TALLAHASSEE - The annual Red Hills Horse Trials kick off this weekend at Elinor Klapp-Phipps Park in Tallahassee.
Organizers are banking on spectators to bring in big bucks for the community.
"Tallahassee is well known, especially in equestrian world," said Tom Barron, chairman for the event. "But, frankly, internationally it's got a name and reputation that it didn't have 10 years ago."
Organizers hope its new reputation brings in a big crowd. Over the next three days they expect 40,000 people to come watch riders and their horses in action.
"Cross country is my favorite one, but mostly it's just the horses," said 10-year-old Grace Sweeny, who came to watch the races.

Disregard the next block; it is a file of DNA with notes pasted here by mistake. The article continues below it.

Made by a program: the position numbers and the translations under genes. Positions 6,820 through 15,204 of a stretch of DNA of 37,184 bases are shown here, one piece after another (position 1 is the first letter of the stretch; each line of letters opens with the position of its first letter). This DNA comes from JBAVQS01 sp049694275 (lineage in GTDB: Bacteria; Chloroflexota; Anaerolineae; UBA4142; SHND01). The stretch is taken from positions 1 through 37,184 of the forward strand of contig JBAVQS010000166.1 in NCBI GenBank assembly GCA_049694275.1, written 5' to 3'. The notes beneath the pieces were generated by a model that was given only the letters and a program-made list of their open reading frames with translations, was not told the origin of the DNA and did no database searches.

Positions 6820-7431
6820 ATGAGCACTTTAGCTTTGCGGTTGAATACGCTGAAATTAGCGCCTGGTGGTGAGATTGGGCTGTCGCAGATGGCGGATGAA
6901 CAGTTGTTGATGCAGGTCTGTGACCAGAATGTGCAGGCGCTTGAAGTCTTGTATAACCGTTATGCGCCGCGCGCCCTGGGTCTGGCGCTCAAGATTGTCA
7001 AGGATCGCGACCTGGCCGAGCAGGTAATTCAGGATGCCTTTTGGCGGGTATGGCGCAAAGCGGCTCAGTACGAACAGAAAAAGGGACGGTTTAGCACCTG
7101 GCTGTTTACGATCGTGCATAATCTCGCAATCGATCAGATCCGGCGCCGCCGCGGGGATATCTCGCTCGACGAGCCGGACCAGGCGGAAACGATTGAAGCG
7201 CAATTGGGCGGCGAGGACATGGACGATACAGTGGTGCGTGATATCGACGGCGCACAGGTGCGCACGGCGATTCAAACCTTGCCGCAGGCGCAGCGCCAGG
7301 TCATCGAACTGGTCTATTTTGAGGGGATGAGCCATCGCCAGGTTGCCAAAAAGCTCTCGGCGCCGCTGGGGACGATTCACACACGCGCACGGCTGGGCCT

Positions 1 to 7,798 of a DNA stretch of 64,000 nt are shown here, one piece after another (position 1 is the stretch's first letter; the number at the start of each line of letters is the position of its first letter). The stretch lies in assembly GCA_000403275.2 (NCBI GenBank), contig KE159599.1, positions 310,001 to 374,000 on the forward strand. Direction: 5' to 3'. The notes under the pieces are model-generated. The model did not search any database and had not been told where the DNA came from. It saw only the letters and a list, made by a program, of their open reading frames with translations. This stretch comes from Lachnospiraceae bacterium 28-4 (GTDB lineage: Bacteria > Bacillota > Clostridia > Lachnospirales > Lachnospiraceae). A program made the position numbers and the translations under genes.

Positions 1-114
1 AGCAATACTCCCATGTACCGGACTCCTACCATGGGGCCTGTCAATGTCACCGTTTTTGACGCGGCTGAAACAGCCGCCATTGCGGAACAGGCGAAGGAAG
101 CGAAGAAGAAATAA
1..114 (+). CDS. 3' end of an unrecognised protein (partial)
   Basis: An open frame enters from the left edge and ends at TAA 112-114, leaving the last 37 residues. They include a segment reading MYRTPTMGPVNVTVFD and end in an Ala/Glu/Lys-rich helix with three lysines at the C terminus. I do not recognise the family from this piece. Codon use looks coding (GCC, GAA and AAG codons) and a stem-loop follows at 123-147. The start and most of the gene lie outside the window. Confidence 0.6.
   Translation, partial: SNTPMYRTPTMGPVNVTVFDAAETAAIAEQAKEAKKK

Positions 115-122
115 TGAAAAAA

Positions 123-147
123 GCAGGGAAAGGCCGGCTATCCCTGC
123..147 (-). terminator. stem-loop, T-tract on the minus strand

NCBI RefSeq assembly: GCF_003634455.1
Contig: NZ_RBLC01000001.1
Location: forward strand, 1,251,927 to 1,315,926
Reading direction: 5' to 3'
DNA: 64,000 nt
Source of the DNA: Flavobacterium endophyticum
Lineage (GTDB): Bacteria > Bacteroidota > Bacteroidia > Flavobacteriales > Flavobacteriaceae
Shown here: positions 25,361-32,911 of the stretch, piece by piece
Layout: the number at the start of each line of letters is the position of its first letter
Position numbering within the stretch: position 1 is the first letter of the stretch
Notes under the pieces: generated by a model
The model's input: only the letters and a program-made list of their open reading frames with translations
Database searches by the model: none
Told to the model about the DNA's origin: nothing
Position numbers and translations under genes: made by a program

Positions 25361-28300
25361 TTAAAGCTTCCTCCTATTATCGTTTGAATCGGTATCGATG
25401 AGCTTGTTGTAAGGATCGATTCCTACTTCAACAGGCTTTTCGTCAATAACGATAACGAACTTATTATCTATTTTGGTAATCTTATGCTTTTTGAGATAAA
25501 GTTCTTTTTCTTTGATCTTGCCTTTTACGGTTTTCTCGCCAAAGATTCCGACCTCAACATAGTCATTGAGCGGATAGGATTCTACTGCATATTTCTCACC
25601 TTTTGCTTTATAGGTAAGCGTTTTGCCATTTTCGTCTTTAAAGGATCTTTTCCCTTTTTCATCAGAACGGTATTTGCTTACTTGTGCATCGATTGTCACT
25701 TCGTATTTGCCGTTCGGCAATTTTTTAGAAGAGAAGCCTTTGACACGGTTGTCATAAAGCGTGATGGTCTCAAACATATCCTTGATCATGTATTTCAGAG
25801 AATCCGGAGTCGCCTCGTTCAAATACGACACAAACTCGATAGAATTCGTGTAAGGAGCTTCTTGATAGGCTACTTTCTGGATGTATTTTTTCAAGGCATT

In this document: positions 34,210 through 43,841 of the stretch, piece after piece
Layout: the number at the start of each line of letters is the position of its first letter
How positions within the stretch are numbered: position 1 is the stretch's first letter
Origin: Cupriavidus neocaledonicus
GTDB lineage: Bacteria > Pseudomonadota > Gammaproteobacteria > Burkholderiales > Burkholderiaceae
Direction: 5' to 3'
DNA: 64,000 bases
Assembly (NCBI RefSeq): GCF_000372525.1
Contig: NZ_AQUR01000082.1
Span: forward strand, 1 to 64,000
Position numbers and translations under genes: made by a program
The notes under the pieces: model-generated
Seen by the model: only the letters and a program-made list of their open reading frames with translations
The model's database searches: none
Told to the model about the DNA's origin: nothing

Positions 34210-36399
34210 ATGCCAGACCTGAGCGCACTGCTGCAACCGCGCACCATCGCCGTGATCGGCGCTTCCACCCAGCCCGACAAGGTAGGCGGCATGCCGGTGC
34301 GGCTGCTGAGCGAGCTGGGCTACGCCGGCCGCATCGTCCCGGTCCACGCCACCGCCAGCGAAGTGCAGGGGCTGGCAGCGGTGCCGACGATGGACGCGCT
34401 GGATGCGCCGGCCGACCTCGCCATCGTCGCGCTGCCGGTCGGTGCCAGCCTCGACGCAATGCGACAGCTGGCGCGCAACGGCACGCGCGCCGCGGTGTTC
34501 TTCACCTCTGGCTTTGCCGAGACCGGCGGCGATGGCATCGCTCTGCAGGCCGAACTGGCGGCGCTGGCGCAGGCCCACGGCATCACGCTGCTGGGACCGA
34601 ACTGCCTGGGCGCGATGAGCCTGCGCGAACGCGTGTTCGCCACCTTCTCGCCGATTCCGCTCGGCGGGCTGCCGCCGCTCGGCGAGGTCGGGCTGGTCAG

It's obviously all about the horses, but people who come here say there's a whole lot more to do then just watch the competition.
"I bought a t-shirt and a hat, a little baby shirt for my friends little baby, see how cute," said Holly Treace, who took a break from the trials to do a little shopping.
Dozens of vendors set up shop for the weekend. They estimate local and out-of-town spectators will spend a few million dollars at the trials and exploring the rest of Tallahassee.
"Some is spent with the event itself, which then turns around and spends it on the community for all the services and products that are needed to put the show on," Barron said.
"It's just fun," Treace said. "It's good to be out here enjoying the nice weather, and it's a cool thing in Tallahassee to do."
Organizers hope that outlook will keep bringing in the bucks and keep Tallahassee's reputation growing.
Professors at FSU will conduct a study this weekend to see exactly how much the trials really do impact the local economy.